But you say, ”Wait, wait, wait—isn’t he a huge business success? Doesn’t he know what he’s talking about?” No, he isn’t, and no, he doesn’t. Look, his bankruptcies have crushed small businesses and the men and women who worked for them. He inherited his business, he didn’t create it. And whatever happened to Trump Airlines? How about Trump University? And then there’s Trump Magazine and Trump Vodka and Trump Steaks and Trump Mortgage. A business genius, he is not.
In 2012, CNN quoted Romney as saying: “I spent my life in the private sector, not quite as successful as this guy but successful nonetheless.”
Today Romney also criticized Trump for having “changed his positions”—which he has, including his position on Romney. As CNN noted in 2012:
Trump was not always so positive regarding Romney’s record. During an interview on CNN’s “State of the Union” in April, Trump criticized Romney for eliminating jobs while in the private sector.
“He’d buy companies. He’d close companies. He’d get rid of jobs,” Trump told CNN Chief Political Correspondent Candy Crowley. “I’ve built a great company. My net worth is many many times Mitt Romney.”
Asked what changed since then to bring his endorsement of Romney, Trump told CNN later Thursday that his past comments were “political talk.”
One could say the same of Romney’s 2012 flattery of Trump, if one assumes he was insincere then and sincere this morning. It is even a logical possibility that Romney was sincere both then and now—that new evidence, or a closer look at the evidence, has convinced Romney that he was wrong about Trump.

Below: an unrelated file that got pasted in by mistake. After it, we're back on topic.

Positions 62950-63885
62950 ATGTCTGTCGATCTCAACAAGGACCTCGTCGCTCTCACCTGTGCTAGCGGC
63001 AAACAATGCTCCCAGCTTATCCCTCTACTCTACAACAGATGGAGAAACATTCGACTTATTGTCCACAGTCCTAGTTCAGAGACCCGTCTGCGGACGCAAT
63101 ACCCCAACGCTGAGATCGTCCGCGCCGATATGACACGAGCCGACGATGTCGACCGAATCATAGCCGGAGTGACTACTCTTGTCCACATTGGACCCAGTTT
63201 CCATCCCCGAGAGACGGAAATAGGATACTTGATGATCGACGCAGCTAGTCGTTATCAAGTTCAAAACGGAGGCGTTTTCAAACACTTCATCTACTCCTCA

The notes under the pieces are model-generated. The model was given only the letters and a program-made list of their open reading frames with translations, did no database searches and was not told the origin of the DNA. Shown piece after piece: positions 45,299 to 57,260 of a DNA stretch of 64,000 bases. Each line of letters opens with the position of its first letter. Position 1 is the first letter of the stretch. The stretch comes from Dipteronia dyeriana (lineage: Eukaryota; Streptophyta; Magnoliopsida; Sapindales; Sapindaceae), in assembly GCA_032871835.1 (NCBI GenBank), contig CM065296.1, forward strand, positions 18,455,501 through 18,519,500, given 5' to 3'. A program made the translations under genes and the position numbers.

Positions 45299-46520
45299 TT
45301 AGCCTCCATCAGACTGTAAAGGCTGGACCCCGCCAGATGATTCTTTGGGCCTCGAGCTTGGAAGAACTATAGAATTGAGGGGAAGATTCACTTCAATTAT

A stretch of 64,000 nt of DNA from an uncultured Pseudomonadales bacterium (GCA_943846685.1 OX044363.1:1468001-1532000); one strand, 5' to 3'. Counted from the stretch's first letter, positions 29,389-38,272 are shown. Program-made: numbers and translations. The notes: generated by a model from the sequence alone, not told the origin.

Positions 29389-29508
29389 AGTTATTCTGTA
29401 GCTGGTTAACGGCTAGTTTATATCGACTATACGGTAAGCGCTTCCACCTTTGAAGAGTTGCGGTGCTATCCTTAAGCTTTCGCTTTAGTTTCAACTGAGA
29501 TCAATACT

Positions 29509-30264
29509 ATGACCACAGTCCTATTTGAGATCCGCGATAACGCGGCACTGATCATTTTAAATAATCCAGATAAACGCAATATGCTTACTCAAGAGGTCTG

But that would imply a stunning level of naiveté on the part of the 2012 Romney. Trump’s shortcomings were far from obscure back then, as the Washington Examiner’s Philip Klein wrote on Feb. 2, 2012:
Today’s embrace of Donald Trump is a colossal blunder that will come back to haunt him.
Romney’s entire candidacy was based on the idea that he was the most serious and presidential candidate in the race. Publicly accepting the endorsement of a reality show tabloid figure makes him look silly. Remember, Romney didn’t do a joint appearance to accept the endorsement of Jon Huntsman, a former governor and U.S. ambassador.
Trump is also a loose cannon who will say anything for headlines. At this afternoon’s event, Romney shook Trump’s hand, said he was “honored” by his endorsement and said it meant a “great deal” to him. Now, any of Trump’s crazy statements, past or future, can be linked to Romney in a 30-second attack ad by showing footage from today’s circus. The DNC could put out an ad, for instance, of Trump’s birther statements spliced together with clips of Romney and Trump. For Democrats, it’s a gift that will keep giving should Romney become the nominee.
Although that last prediction proved less than prophetic, as the Democrats had plenty of other material and didn’t have to play the Trump card. (They might also have concluded that calling attention to Trump’s “birther statements” wouldn’t actually help President Obama among voters who didn’t already support him.)
At any rate, Romney offered no explanation for, or acknowledgment of, the 180-degree change in his stated opinion of Trump. One is left to conclude that the 2012 Romney, the 2016 Romney or both were engaged in mere “political talk” just like Trump—though unlike Trump, without being willing to admit it.
Today Romney did not endorse a candidate but advised Republicans to vote tactically:
I believe we can nominate a person who can win the general election and who will represent the values and policies of conservatism. Given the current delegate selection process, that means that I vote for Marco Rubio in Florida, and for John Kasich in Ohio, and for Ted Cruz or whichever one of the other two contenders has the best chance of beating Mr. Trump in a given state.
In other words, no candidate is especially good, but they’re all acceptable while Trump is awful. No doubt many voters share that sentiment, but the message is a cynical and dispiriting one, and the call to action is more complicated than inspiring.
No wonder the electorate is in a foul enough mood to make Trump the front-runner. But look on the bright side: Mrs. Trump isn’t a natural-born citizen, so at least we don’t have to worry she’ll run for president in 2040.
For more “Best of the Web” from The Wall Street Journal’s James Taranto click here.